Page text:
10. I am a big proponent of "back in the day" better attendance, better racing, better sport, etc., however, anyone that believe that the Chicago to Mackinac attendance is down has not done their homework. "Back in the day" the fleets were typically in the 250s to 275s in big years. The fact that they are now consistently over 300 is a big change. I know that the addition of the cruising fleet and the multihulls is part of it but give credit where credit is due. Robin
  11. Robin

    Chicago Area III

    RIP Jim Webb. I have been informed that Jim Webb, owner of Witchcraft among other things, was painting the clubhouse at Jackson Park on the 25th when he lost his balance and fell to his death. "hale fellow, jolly well met" an all around good guy. Robin
  12. Robin

    Older well known IOR Boats

    Around 1980 owned a Cal3-30 inventory was all Dacron or nylon. Mylar laminate sails were appearing on other boats. One race day during pre start maneuvering my foredeck at the mast during a tack pulls out a big sheet of Saran wrap and shakes and snaps it yelling "Mylar" to the fleet. He got me laughing so hard we were late for the start. Robin
  13. Robin

    Chicago Area III

    That should be the business of the individual fleets, not CASRA. CASRA stated that as one of its goals. For most people, including me, who care about the sport the greater the participation the better the racing and the better long term outlook for the sport. Every sailing organization (CASRA or otherwise) has an interest in that outcome. Robin
  14. Robin

    Chicago Area III

    I beg to differ. Each of the 5 Clubs went into and pulled the email addresses of the boat owners who entered THEIR clubs races. This did not include crew, dinghy sailors, participants, etc., UNLESS the survey link was sent to them by a friend. I suspect most of the answers were provided by boat owners, and probably less than 10% were "others." The important point is to listen to the customer. CASRA has done this and invited those customers to a town hall meeting to assure the customers were listened to and in fact added additional changes to the 2017 program from the feedback from the town hall meeting. Glenn, There is value in the CASRA survey just not as much as either you or they suggest. For example, at the meeting I had a conversation with two skippers (owners), both of whom were yacht club members (of the big two) who never received the survey. So, while the survey may provide some guidance for the Clubs for 2017 I believe that it is very flawed and insufficient for the future STATED GOAL of increasing participation of currently non racing boat owners. Second point, is that the very fact that you have to speculated as to the percentage of "others" demonstrates the survey was flawed. In this instance the demographics of those surveyed is critical. The CASRA survey is only an imperfect beginning. Robin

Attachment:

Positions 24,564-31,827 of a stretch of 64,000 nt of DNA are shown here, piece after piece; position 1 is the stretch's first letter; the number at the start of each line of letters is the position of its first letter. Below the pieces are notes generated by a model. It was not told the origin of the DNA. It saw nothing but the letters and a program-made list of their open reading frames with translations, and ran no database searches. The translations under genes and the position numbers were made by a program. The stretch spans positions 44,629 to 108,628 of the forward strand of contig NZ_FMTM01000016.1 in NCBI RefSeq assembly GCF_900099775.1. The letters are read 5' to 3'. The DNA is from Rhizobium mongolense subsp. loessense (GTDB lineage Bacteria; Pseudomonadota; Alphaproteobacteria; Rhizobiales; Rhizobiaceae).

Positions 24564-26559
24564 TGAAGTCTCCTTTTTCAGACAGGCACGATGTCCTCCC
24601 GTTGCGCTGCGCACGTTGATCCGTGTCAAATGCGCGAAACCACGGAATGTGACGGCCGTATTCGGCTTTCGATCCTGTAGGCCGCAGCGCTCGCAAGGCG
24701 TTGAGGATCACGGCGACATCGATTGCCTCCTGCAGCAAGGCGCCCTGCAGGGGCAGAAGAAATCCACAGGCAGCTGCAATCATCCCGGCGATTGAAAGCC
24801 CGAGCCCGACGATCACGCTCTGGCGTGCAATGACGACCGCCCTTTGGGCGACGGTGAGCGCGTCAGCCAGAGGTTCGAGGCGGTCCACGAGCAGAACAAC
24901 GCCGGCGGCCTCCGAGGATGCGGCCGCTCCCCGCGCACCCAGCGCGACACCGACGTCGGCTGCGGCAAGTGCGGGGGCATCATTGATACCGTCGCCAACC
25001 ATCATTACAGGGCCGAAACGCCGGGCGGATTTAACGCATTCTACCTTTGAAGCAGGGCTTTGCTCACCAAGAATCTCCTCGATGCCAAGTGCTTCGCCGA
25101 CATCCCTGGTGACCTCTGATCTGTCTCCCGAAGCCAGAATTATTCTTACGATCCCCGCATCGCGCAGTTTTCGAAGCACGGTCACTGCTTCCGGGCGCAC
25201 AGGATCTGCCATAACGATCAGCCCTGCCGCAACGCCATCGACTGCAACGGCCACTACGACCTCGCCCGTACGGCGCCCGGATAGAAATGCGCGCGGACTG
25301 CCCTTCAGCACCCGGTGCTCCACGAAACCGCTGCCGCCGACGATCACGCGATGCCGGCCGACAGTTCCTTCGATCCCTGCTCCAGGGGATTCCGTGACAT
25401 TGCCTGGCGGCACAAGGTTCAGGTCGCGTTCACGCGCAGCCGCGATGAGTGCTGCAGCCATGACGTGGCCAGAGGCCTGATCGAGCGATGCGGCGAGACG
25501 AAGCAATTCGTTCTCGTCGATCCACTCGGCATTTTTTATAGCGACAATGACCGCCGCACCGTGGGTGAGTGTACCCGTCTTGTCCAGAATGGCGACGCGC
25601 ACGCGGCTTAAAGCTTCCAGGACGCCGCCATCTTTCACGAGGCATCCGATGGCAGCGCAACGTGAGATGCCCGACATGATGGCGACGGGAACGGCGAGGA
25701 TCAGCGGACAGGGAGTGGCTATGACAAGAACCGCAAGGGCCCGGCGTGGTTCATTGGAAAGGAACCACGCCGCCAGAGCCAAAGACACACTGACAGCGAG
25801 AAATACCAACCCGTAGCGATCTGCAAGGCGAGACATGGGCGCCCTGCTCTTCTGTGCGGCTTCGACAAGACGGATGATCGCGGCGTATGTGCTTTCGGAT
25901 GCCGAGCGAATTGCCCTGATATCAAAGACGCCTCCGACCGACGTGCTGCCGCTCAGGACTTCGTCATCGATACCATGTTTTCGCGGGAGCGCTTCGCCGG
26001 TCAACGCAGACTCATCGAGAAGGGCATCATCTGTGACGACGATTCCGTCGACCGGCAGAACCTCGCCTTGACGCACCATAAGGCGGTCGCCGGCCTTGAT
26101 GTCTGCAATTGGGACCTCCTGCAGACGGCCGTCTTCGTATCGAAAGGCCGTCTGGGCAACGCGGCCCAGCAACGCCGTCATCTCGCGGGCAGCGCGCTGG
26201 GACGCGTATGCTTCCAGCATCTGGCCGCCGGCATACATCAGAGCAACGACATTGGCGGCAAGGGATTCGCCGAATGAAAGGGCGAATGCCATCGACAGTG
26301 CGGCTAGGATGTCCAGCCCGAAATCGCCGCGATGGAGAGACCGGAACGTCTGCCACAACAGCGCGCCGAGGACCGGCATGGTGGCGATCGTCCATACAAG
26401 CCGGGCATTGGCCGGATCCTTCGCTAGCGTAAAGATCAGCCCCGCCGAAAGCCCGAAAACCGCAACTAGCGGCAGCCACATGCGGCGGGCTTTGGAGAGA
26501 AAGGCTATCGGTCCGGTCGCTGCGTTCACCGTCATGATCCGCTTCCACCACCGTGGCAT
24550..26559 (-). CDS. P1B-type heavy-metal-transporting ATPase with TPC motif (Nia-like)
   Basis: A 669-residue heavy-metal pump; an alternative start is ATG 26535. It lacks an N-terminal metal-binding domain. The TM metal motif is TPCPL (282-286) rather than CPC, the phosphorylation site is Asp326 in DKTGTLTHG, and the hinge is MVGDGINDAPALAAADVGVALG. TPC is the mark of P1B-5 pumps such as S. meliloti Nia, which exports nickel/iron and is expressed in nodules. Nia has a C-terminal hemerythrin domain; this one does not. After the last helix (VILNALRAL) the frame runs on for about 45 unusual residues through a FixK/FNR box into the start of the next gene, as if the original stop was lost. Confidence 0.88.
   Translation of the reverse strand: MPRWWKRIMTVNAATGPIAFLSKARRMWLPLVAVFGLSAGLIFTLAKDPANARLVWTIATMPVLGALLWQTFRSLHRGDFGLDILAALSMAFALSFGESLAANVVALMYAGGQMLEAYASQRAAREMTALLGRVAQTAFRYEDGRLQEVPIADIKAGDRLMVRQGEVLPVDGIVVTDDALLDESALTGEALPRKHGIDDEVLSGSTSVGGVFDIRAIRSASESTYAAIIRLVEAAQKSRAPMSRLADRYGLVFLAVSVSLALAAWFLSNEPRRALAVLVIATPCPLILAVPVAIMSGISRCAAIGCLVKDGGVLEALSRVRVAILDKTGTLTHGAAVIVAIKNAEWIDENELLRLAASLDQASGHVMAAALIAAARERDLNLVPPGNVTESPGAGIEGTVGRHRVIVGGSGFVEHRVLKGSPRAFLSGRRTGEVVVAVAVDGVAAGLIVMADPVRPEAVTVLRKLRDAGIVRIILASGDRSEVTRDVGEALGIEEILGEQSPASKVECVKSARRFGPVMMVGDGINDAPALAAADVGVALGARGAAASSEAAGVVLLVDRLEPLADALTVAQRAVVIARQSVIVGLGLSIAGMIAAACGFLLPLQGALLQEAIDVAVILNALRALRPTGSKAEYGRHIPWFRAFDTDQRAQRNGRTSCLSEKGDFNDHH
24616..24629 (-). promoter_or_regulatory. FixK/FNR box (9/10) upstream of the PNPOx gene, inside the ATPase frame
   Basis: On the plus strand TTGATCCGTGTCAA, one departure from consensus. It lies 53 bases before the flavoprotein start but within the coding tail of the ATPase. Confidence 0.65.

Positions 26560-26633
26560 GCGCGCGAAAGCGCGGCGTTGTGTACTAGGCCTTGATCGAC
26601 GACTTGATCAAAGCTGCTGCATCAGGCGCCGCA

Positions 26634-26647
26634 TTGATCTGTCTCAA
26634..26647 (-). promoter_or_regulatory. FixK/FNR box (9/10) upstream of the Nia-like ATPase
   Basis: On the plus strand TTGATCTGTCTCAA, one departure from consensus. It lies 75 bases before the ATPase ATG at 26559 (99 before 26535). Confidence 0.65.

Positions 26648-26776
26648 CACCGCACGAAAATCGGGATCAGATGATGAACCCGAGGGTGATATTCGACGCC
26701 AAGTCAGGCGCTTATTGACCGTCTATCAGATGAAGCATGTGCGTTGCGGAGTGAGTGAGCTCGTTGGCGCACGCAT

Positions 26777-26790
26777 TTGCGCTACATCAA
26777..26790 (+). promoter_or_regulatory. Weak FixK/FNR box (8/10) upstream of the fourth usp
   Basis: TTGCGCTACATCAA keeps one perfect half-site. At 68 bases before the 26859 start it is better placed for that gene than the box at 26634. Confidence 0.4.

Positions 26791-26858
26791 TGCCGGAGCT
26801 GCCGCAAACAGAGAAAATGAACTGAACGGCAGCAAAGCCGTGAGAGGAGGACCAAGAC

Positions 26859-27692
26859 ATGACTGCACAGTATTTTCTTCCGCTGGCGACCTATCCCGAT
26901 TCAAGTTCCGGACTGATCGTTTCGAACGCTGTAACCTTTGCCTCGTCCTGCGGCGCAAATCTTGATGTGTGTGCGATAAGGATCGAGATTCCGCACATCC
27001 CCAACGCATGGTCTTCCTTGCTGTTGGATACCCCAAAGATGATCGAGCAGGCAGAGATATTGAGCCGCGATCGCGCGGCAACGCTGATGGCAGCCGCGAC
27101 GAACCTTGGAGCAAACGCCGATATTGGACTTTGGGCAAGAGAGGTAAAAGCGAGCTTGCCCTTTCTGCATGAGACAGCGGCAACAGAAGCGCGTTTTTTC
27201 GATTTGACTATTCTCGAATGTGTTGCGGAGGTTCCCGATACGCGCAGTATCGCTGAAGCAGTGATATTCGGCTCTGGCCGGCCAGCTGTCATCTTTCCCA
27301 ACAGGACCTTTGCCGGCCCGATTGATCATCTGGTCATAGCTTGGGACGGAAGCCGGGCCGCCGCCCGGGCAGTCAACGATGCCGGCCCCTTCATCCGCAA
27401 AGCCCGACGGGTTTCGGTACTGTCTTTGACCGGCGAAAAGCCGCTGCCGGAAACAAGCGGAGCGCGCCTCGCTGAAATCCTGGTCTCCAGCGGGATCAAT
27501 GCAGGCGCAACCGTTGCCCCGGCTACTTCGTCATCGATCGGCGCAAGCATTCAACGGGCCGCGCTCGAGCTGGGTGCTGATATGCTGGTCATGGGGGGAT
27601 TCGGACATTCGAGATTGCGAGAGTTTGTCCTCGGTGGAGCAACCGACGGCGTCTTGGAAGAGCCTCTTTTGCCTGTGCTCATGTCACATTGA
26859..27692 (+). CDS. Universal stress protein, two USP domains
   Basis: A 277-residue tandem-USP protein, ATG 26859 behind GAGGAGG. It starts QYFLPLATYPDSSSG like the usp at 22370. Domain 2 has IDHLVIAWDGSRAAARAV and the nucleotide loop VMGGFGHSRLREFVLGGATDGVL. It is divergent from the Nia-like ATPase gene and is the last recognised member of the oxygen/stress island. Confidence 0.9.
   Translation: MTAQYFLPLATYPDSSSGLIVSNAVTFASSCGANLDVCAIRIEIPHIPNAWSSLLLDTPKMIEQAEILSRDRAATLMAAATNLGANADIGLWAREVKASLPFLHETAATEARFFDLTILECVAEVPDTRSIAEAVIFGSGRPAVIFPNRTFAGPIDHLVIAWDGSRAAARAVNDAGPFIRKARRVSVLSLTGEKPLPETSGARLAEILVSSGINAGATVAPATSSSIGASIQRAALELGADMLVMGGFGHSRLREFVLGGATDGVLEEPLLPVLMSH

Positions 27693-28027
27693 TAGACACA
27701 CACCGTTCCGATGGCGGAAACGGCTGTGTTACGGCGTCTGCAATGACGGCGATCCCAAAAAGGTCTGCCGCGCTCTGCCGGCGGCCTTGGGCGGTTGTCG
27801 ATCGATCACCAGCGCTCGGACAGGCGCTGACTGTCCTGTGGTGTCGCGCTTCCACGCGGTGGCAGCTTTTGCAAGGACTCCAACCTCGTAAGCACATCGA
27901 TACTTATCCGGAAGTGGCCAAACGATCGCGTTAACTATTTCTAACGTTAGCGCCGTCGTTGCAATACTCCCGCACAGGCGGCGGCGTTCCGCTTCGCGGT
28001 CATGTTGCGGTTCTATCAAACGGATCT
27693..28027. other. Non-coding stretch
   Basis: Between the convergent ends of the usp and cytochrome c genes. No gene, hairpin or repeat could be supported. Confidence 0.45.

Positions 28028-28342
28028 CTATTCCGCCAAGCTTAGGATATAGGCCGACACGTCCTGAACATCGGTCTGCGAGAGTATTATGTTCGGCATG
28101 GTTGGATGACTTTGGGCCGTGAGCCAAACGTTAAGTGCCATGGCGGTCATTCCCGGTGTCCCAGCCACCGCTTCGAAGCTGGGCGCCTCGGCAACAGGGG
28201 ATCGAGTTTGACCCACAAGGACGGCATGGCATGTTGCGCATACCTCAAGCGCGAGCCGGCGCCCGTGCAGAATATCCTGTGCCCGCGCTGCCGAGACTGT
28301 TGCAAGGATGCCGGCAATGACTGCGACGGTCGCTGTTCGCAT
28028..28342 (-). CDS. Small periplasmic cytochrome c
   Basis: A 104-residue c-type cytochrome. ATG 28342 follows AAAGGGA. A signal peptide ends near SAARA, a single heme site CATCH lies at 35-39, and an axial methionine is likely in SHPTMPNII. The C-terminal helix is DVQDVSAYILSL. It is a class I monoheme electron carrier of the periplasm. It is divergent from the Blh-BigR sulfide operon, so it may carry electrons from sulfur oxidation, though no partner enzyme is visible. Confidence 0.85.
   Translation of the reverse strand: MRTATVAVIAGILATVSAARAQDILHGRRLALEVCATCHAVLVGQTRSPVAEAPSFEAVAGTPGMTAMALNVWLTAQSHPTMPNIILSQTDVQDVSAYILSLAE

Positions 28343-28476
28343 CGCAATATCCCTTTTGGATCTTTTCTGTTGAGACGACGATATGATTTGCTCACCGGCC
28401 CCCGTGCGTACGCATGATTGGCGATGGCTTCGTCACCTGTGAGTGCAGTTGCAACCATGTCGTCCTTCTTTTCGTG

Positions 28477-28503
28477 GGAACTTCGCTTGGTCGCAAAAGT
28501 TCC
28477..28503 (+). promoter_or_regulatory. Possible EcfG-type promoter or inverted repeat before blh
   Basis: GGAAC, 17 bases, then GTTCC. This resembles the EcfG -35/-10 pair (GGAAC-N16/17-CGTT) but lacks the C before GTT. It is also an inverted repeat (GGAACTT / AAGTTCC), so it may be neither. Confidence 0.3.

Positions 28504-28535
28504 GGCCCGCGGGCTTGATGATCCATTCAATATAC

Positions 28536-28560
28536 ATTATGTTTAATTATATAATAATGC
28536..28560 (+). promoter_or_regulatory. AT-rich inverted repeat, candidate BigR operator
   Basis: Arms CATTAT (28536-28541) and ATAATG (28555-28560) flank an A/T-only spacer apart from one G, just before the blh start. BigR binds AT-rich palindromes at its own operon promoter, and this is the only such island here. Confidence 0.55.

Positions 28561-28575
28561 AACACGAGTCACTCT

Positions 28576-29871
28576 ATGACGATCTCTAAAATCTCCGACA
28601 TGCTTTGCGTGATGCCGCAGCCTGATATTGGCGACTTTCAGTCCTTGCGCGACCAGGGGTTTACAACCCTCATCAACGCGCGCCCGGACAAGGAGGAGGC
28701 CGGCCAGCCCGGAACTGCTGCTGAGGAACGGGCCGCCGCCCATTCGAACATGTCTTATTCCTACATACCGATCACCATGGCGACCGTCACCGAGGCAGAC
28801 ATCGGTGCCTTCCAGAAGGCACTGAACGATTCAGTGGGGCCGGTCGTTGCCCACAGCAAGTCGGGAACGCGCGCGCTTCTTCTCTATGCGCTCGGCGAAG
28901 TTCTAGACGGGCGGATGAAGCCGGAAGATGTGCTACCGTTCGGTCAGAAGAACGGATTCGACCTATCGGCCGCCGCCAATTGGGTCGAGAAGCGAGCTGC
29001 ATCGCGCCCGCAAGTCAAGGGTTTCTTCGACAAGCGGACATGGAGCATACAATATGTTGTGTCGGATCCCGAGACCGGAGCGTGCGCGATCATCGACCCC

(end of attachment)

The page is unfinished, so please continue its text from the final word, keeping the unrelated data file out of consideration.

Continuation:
15. Robin

    Chicago Area III

    Do you own a boat ? Didn't you sell yours? It seems like every comment you make is about the way it 'used to be'. With all respect, things have changed- alot. Yes I sold my boat. How do you get that I value "how it used to be" out of "Clearly there is something wrong with what we are doing today but the answer is not organizing around yacht clubs or even around current racers but rather in [sic] our target market which is owners of sailboats that do not race." I am still an active racer on other peoples boats and I truly believe that while well intended that CASRA is much more of the same. It is a yacht club oriented effort. I hope that CASRA is successful in turning out more YC members to the races and improves attendance among racers that are not YC members. My point is and was that we should do something radically different. I am not wedded to the past but I have learned from it. Regards, Robin